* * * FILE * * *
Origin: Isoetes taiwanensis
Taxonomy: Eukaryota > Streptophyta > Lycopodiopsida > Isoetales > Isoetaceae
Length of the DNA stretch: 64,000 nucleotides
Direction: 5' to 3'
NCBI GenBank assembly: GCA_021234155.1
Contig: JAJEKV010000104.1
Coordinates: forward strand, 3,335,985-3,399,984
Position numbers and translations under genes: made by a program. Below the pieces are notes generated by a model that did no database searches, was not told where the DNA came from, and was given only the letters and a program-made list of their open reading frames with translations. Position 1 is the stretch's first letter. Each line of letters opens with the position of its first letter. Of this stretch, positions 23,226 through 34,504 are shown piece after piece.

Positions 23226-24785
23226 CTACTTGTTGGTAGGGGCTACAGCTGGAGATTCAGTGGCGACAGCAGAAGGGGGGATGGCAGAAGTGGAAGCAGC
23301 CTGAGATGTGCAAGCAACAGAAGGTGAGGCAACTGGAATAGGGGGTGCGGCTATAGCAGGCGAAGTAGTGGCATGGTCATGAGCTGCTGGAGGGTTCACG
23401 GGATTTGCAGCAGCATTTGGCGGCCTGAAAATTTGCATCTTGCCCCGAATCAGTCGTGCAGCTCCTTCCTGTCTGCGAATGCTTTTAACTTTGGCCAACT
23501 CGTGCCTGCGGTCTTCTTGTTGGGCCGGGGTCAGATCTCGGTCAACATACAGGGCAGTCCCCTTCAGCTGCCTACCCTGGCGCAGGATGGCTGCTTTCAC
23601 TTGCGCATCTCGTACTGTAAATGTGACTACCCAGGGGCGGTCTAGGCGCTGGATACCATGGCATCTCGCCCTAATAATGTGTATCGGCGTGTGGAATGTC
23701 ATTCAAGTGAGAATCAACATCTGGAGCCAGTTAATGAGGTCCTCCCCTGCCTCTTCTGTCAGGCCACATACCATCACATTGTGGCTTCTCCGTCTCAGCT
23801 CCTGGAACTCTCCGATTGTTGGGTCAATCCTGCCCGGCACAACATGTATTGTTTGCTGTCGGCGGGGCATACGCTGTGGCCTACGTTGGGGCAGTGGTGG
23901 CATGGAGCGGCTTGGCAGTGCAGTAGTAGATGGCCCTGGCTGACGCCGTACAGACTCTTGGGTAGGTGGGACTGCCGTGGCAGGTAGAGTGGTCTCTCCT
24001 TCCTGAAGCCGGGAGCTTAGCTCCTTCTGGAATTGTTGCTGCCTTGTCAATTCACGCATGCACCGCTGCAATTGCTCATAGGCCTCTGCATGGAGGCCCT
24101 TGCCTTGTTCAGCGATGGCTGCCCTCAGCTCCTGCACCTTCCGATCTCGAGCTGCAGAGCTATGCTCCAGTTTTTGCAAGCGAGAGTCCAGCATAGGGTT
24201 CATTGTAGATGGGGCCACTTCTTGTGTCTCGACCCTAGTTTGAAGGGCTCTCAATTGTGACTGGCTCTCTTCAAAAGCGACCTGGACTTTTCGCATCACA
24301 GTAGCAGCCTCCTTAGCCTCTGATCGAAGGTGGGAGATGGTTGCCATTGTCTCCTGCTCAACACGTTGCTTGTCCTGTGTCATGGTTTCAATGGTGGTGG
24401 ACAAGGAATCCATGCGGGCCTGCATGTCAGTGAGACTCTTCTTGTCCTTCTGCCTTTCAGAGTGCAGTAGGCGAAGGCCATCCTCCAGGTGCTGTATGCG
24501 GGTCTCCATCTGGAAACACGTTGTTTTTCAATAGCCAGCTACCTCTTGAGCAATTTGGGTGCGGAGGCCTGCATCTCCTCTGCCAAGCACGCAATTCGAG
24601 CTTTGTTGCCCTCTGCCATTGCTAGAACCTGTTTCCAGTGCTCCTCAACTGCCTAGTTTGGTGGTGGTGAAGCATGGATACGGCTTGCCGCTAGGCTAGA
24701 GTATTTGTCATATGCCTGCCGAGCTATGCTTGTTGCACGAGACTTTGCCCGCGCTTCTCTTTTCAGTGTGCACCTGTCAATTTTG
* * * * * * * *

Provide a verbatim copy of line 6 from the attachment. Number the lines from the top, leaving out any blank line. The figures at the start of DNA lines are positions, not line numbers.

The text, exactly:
Contig: JAJEKV010000104.1